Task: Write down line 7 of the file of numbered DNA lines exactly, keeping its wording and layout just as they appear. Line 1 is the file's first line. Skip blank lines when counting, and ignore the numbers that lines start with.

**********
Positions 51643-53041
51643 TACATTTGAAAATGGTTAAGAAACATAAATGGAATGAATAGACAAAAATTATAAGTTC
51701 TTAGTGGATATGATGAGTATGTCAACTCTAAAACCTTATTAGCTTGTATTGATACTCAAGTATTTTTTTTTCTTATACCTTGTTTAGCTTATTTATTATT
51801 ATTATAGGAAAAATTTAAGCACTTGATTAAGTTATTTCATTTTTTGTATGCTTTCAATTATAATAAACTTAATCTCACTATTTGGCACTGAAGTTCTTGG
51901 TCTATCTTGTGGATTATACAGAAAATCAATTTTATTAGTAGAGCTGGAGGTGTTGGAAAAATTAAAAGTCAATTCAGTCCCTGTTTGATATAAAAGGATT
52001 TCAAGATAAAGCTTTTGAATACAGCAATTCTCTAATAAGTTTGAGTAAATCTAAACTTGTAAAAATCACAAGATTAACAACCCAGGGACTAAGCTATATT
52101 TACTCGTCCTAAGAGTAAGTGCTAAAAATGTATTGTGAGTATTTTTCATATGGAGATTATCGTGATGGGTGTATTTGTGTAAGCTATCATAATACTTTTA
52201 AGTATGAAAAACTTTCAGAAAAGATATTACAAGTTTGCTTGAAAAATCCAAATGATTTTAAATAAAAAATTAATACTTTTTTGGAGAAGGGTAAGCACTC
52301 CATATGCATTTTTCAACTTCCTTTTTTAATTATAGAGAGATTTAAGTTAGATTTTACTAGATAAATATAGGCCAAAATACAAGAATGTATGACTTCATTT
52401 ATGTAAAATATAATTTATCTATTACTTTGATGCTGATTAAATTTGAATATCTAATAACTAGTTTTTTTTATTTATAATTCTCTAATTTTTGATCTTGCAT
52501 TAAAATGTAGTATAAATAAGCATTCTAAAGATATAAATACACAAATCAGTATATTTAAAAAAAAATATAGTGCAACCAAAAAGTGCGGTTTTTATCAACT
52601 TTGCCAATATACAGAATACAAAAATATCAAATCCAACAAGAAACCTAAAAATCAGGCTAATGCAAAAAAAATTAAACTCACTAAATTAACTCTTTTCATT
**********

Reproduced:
52101 TACTCGTCCTAAGAGTAAGTGCTAAAAATGTATTGTGAGTATTTTTCATATGGAGATTATCGTGATGGGTGTATTTGTGTAAGCTATCATAATACTTTTA